7. Pete Antonson December 16, 2017 12:20 pm Reply

    How can the Court not respect the Holder of the Magic Feather?

  8. Little Bird December 16, 2017 4:16 pm Reply

    Mau Hepa need to go away forever. They are a bigger scam than the democrats.

    1. Kainoa December 31, 2017 4:42 pm Reply

      An insightful discussion of ideas and viewpoints is encouraged, but comments must be civil and in good taste, with no personal attacks. If your comments are inappropriate, you may be banned from posting.

  9. harv December 16, 2017 8:43 pm Reply

    The headline should read “Self-righteous squatters looking for free stuff by playing the race card”

    1. Susan December 31, 2017 7:07 pm Reply

      Harvey, First of all Hawaiian is not a race, it is a nationality. 2nd the land belongs to his family since the reign of King Kamehameha III.

      A little respect fir the host culture is not too much ask. After all they have been very patient with the world for over 100 years! But now we know there was no annexation, no legal statehood vote and the USA never extinguished this country as required by international law. Fact us they couldn’t because there was never documentation by which they could have aquiref this country.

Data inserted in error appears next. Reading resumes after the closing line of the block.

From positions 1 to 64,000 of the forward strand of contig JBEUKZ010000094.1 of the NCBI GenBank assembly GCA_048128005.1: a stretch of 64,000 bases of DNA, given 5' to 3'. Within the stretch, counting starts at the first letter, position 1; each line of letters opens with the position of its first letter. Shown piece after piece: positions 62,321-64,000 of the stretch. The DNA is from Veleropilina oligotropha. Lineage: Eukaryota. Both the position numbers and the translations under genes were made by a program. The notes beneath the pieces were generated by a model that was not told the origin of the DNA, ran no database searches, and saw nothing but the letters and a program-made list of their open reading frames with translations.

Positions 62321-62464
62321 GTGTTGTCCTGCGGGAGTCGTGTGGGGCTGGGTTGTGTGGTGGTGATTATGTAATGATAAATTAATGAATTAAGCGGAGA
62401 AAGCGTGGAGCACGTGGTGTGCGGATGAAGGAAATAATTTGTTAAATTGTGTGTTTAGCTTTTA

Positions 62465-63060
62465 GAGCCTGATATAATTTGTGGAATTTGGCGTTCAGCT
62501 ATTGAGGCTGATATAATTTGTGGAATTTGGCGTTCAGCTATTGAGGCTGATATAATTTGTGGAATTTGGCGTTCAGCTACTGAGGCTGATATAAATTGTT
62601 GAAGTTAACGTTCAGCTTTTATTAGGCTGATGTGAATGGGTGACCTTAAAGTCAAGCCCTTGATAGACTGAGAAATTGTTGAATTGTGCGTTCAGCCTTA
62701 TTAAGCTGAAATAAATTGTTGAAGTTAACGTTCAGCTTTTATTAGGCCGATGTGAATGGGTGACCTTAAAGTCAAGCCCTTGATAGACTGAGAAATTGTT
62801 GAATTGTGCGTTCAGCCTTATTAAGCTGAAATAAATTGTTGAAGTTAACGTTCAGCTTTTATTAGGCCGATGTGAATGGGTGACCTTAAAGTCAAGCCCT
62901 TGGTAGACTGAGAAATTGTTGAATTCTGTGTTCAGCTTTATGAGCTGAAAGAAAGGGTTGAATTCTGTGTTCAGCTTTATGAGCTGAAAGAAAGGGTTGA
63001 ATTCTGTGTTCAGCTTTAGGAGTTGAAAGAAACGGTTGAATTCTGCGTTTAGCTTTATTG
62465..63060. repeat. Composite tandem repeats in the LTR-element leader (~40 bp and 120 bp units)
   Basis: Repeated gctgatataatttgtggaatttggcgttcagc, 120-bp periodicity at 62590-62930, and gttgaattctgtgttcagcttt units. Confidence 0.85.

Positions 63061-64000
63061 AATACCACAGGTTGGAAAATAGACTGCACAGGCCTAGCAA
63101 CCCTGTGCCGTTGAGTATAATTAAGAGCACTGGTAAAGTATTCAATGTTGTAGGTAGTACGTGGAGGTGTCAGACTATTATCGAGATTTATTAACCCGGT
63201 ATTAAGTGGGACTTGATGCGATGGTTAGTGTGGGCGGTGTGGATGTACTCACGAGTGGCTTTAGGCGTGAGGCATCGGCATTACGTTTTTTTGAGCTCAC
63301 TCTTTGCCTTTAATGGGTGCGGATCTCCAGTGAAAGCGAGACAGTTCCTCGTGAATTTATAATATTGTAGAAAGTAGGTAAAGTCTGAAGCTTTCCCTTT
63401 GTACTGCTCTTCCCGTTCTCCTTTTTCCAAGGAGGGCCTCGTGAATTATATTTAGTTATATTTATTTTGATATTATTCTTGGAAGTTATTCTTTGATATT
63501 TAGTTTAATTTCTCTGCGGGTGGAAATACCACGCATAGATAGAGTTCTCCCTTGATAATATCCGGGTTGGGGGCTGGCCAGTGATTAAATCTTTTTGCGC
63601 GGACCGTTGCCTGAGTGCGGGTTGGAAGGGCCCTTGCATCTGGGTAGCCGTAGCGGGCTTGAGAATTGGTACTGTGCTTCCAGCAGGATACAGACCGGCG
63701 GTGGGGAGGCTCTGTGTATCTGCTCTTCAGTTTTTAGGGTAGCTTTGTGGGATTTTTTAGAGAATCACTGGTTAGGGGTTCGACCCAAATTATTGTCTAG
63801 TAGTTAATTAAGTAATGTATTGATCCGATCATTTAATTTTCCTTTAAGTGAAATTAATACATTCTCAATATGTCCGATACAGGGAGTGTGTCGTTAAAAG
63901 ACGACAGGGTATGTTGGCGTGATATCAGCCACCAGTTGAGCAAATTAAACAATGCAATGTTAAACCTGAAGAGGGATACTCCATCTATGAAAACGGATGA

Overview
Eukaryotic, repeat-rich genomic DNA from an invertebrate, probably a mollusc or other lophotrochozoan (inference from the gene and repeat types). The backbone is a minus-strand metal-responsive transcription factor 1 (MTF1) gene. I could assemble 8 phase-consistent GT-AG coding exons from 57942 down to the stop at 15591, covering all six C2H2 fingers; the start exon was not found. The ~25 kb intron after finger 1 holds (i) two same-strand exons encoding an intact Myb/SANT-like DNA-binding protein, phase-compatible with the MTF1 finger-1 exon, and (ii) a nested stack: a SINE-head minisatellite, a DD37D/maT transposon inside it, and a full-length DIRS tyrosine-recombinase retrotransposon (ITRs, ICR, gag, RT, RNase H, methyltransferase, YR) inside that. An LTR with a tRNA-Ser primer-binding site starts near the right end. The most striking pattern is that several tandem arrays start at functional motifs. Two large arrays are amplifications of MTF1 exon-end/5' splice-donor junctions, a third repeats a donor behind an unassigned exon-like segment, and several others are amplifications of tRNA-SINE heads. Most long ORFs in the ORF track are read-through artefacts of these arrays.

It is way past time to stood treating Hawaiians as second class citizens! It is time for respect !

  10. Kainoa December 31, 2017 5:02 pm Reply

    i think if Hawaii was a part of America that maybe true. however the Kingdom of the Hawaiian Islands continues to exist. the paper nation that the US annexed in 1898 was done with a US domestic law. the reason for this is that when annexation was requested by the Republic of Hawaii’s President, US congressional discussions show that overall the US cannot annex an unwilling people. how did they know kanaka were unwilling? there was a BIG ASS MONSTER PETITION that 90% of the Hawaiians signed against annexation. well trying to do it the right way didn’t work so they just made a domestic law look like an international treaty and conveniently as a 3rd party the Provisional Government wrote a simple note to (try to-many still valid) invalidate every treaty the Kingdom of the Hawaiian Islands had with more than 20 world powers and over 100 consulates around the world in the interest of protection of our people. ck for irrefutable facts. that you are not aware of this is because the education system here and 90%+ of Hawaii’s history was written by people who were writing a narrative they wanted people to see. Hawaiians wrote our version in our language, but how many people in Washington DC could read olelo Hawaii? so as stuff gets translated, more info comes to light and the truth has been revealed. Hawaiian Kingdom exists. Our Queen only relinquished her job to another head of state, not to the overthrowers. Which means the LAND and SOVEREIGNTY of the People are preserved for us in our laws AND that all we need to do is resurrect our government….hows that for the new yr? #peacecookie